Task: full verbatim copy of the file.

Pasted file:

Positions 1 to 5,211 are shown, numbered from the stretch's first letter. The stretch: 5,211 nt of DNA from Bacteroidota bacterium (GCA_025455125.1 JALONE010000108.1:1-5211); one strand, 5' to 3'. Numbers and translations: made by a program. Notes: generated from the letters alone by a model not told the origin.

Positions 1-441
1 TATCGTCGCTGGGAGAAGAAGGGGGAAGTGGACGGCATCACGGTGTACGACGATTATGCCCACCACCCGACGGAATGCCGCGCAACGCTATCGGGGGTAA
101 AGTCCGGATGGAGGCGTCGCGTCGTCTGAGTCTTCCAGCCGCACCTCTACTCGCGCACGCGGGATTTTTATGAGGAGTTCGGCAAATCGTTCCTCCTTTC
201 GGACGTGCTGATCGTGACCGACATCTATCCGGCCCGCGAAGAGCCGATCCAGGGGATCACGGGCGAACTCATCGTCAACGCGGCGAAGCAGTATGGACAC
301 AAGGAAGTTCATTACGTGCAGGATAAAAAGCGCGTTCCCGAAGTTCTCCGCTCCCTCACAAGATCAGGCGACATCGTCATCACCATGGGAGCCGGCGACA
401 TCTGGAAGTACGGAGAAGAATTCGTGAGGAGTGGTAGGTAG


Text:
Positions 1 to 5,211 are shown, numbered from the stretch's first letter. The stretch: 5,211 nt of DNA from Bacteroidota bacterium (GCA_025455125.1 JALONE010000108.1:1-5211); one strand, 5' to 3'. Numbers and translations: made by a program. Notes: generated from the letters alone by a model not told the origin.

Positions 1-441
1 TATCGTCGCTGGGAGAAGAAGGGGGAAGTGGACGGCATCACGGTGTACGACGATTATGCCCACCACCCGACGGAATGCCGCGCAACGCTATCGGGGGTAA
101 AGTCCGGATGGAGGCGTCGCGTCGTCTGAGTCTTCCAGCCGCACCTCTACTCGCGCACGCGGGATTTTTATGAGGAGTTCGGCAAATCGTTCCTCCTTTC
201 GGACGTGCTGATCGTGACCGACATCTATCCGGCCCGCGAAGAGCCGATCCAGGGGATCACGGGCGAACTCATCGTCAACGCGGCGAAGCAGTATGGACAC
301 AAGGAAGTTCATTACGTGCAGGATAAAAAGCGCGTTCCCGAAGTTCTCCGCTCCCTCACAAGATCAGGCGACATCGTCATCACCATGGGAGCCGGCGACA
401 TCTGGAAGTACGGAGAAGAATTCGTGAGGAGTGGTAGGTAG